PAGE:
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Powerviolence (sometimes written as power violence) is an extremely dissonant and fast subgenre of hardcore punk which is closely related to thrashcore and grindcore. In contrast with grindcore, which is a "crossover" idiom containing musical aspects of heavy metal, powerviolence is just an augmentation of the most challenging qualities of hardcore punk. Like its predecessors, it is usually socio-politically charged and iconoclastic.


Siege are considered to have pioneered the sound of powerviolence.[2] Infest are also considered as having an early impact on the genre.[3] The microgenre solidified into its most commonly recognized form in the early 1990s, with the sounds of bands such as Man Is the Bastard, Crossed Out, Neanderthal, No Comment and Capitalist Casualties. Powerviolence groups took inspiration from Siege, SSD, Deep Wound, Neon Christ, Hirax, Impact Unit, Dirty Rotten Imbeciles, Negative FX and Corrosion of Conformity.

Spazz vocalist and bassist Chris Dodge's record label Slap-a-Ham Records was a fixture during the rapid rise and decline of powerviolence, releasing influential records by Neanderthal, No Comment, Crossed Out, Infest, Slight Slappers, and Spazz.[4] The label's Fiesta Grande was an annual powerviolence festival held at 924 Gilman from 1993 to 2000. Spazz drummer Max Ward's label 625 Thrashcore has started its own festival, Super Sabado Gigante, in a similar vein. While powerviolence is closely related to thrashcore (often referred to simply as "thrash"), the style is distinct from the thrash metal groups active in the same place, at the same time.


While the term powerviolence originally included stylistically diverse bands, it now generally refers to bands who musically focus on speed, brevity, bizarre timing breakdowns, and constant tempo changes. Powerviolence songs are often very short; it is not uncommon for some to last less than twenty seconds. Some groups, particularly Man Is the Bastard, Plutocracy, and No Le$$ took influence from progressive rock and jazz fusion.[5]

Powerviolence groups tend to be very raw and underproduced, both sonically and in their packaging. Some groups (Man Is the Bastard and Dystopia) took influence from anarcho-punk and crust punk, emphasizing animal rights and anti-militarism. Groups such as Despise You and Lack of Interest wrote lyrics about misanthropy, drugs, and inner-city issues. Groups such as Spazz or Charles Bronson, on the other hand, wrote lyrics mocking points of interest for hardcore and metal fans, or even used inside jokes for lyrics, referencing specific people many of their listeners would not know.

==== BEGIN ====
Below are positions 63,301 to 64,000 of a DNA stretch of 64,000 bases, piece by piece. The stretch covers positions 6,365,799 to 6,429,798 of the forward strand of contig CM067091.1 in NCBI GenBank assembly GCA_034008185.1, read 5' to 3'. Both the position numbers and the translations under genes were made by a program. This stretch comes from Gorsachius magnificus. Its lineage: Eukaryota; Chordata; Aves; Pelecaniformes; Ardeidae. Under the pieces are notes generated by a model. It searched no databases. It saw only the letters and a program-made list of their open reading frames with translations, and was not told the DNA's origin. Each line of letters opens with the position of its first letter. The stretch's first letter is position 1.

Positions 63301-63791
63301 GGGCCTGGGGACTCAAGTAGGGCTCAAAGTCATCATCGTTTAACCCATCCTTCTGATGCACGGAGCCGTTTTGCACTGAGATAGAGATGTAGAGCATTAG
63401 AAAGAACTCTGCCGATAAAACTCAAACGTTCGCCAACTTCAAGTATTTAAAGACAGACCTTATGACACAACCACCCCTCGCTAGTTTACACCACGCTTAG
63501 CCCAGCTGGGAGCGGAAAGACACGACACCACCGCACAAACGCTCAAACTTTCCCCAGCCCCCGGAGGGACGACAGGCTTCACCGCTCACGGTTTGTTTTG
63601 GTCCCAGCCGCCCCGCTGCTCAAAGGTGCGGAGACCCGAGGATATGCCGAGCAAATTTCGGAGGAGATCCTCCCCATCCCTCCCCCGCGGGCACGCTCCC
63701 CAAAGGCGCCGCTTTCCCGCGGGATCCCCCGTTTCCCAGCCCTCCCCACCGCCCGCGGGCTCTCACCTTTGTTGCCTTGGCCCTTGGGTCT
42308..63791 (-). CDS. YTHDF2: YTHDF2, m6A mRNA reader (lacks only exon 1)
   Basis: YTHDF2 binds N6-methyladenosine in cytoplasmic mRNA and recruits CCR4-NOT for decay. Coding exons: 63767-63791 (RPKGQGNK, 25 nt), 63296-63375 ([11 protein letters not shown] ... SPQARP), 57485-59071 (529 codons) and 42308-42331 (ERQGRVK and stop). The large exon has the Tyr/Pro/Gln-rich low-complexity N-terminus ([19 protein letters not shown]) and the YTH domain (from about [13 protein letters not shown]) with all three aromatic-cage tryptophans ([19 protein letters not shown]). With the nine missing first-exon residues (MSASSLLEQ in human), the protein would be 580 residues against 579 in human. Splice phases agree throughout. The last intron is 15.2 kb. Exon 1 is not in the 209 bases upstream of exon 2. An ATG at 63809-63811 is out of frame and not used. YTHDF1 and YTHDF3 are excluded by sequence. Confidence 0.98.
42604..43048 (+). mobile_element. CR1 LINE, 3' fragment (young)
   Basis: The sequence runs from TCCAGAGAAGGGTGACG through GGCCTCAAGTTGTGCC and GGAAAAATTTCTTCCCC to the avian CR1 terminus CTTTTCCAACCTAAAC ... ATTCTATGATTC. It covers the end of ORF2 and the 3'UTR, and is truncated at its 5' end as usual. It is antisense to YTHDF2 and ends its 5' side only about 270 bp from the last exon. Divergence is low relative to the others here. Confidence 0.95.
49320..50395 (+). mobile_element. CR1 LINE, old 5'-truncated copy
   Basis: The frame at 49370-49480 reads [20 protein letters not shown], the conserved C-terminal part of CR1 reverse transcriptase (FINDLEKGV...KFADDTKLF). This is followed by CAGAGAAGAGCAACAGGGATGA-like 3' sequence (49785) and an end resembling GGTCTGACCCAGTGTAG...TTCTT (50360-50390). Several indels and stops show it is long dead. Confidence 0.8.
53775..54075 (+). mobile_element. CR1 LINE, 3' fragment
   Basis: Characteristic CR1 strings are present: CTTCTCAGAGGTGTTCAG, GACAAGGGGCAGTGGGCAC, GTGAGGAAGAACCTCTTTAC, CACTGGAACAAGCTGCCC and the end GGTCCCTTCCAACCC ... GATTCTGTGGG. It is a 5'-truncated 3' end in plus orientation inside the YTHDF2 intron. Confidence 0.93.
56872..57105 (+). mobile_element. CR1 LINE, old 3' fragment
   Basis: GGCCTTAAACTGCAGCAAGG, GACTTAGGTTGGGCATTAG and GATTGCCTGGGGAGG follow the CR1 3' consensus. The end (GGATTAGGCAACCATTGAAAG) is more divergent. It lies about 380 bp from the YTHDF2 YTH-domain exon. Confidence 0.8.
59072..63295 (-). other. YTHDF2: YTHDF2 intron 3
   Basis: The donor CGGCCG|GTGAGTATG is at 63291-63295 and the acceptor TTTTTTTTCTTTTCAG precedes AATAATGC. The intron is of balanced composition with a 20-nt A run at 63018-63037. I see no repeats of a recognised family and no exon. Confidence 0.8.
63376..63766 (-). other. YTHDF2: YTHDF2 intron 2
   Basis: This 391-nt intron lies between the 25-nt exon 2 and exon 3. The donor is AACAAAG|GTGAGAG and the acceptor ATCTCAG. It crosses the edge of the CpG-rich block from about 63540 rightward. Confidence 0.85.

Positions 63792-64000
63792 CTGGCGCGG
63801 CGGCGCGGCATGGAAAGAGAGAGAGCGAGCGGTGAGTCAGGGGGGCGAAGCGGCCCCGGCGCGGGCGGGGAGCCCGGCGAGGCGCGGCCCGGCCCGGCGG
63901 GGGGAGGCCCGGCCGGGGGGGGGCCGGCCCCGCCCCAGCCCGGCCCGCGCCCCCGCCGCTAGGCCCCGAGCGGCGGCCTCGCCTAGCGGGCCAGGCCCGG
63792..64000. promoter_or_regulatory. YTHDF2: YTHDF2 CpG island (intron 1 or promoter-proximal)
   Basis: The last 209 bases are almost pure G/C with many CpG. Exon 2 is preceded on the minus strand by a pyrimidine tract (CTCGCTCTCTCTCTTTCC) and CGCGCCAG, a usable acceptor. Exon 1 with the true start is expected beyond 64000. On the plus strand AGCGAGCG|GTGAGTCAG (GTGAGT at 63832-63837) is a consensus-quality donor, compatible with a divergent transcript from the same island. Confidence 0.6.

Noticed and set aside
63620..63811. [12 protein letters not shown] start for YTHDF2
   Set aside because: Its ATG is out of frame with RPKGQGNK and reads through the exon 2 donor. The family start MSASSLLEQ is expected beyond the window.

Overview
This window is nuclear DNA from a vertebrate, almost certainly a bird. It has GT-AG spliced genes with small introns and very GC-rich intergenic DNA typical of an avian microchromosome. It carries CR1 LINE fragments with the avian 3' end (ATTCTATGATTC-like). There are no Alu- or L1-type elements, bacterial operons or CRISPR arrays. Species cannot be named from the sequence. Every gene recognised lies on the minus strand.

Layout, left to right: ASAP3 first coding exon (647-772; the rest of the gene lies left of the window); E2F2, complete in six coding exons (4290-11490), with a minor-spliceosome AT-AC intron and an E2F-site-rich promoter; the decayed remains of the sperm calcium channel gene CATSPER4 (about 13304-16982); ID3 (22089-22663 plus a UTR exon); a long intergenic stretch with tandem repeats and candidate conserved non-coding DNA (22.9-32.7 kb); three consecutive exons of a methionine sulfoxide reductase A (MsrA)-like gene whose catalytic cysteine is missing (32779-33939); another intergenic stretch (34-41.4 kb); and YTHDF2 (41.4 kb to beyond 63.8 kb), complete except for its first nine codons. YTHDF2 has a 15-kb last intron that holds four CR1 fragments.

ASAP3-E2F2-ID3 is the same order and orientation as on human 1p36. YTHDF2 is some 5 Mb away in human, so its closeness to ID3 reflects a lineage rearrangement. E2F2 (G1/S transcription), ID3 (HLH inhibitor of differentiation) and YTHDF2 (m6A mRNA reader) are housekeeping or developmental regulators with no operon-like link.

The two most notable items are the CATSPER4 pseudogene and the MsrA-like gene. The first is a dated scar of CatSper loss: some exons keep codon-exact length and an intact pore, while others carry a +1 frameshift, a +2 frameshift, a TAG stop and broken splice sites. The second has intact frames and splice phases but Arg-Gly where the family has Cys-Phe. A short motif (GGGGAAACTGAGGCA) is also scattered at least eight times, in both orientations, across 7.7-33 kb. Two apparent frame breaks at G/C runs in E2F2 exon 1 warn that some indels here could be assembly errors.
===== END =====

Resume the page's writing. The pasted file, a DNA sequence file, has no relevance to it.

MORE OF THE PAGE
Other groups associated with powerviolence included The Locust, Black Army Jacket, Hellnation, Charles Bronson and Rorschach.[6] The doom metal group Burning Witch also released on Slap-A-Ham and played shows with powerviolence groups.[7]

Legacy and influence[edit]

Powerviolence groups had a strong influence on later grindcore acts, such as Agoraphobic Nosebleed. Mark McCoy of Charles Bronson went on to form Das Oath, a popular thrashcore group. Members of Man Is the Bastard formed Bastard Noise.

A handful of bands from the powerviolence scene of the 1990s have continued to record and perform decades later, including Bastard Noise, Capitalist Casualties, Despise You, Lack of Interest, Infest, Slight Slappers, and Stapled Shut. Nails, Magrudergrind, and Full of Hell are considered contemporary powerviolence acts.[8][9][10]


Emoviolence is a fusion genre that combines elements of powerviolence and screamo. Common characteristics shared by emoviolence bands include screamed vocals, blast beats, extensive use of amplifier feedback, and small elements of melody. The term "emoviolence" was jokingly created by the band In/Humanity,[11][12] and bands commonly associated with the term include Orchid,[13] Usurp Synapse,[14] Jeromes Dream,[15] and Pg. 99.[16]


  1. ^ Butler, Will. "Bastard Noise". Don't be Swindle. 1: 21.
  2. ^ ROA, RAY. "Spit to release short, sweet, debut album alongside Shitstorm at Tampa boxing gym". Retrieved 14 August 2019.
  3. ^ Preira, Matt. "Six Reasons Why Infest Might Be The Most Hardcore Band Ever". miaminewtimes.com. Miami New Times. Retrieved 2017-04-27.
  4. ^ n/a. "An Oral History of Powerviolence". lioncitydiy.blogspot.com. Lion City DIY. Retrieved 2012-02-14.
  5. ^ Ivers (2008-03-20), Brandon. "What Is It?: Powerviolence". xlr8r.com. XLR8R. Retrieved 2017-04-28.
  6. ^ Andrew Marcus, "Buzz Clip", SF Weekly, August 6, 2003. [1] Access date: August 7, 2008.
  7. ^ Slap-a-Ham Discography. [2] Access date August 11, 2008.
  8. ^ Preenson, Richard. "What Even is "Thrashcore" Anyway?". Thrown Into the Fire. Retrieved 4 March 2018.
  9. ^ MacRae, Meghan. "CVLT NATION'S TOP SEVEN POWERVIOLENCE / GRINDCORE RELEASES OF 2016". Retrieved 4 March 2018.
  10. ^ Lake, Daniel. "Full of Hell: Extended Interview". Retrieved 4 March 2018.
  11. ^ n/a (2012-10-15). "Interview with Chris Bickel, vocalist of In/Humanity". yellowgreenred.com. Yellow Green Red. Retrieved 2017-04-28.
  12. ^ Jason Thompson (15 June 2008). "CIRCLE TAKES THE SQUARE is in the studio". PopMatters. Retrieved 18 May 2011.
  13. ^ Greg, Pratt (22 September 2010). "Altered States, Grindcore Special part 2". Terrorizer. United Kingdom: Miranda Yardley (181): 43. Another interesting sub-subgenre was this strange crossover of first-generation emo and grind. Bands like Reversal of Man or Orchid may not have stood the test of time, but it was a pretty cool sound at the time and one that was pretty uniquely American
  14. ^ Morris, Kurt. "Usurp Synapse - Disinformation Fix". allmusic.com. AllMusic. Retrieved 2017-05-07.
  15. ^ n/a. "Noisy Sins Of Insect - Discography Review". diyconspiracy.net. DIY Conspiracy. Retrieved 2017-05-07.
  16. ^ Tiernan (2015-07-15), Jack. "Starter Kit: Screamo/Emoviolence". heavyblogisheavy.com. Heavy Blog Is Heavy. Retrieved 2017-05-07.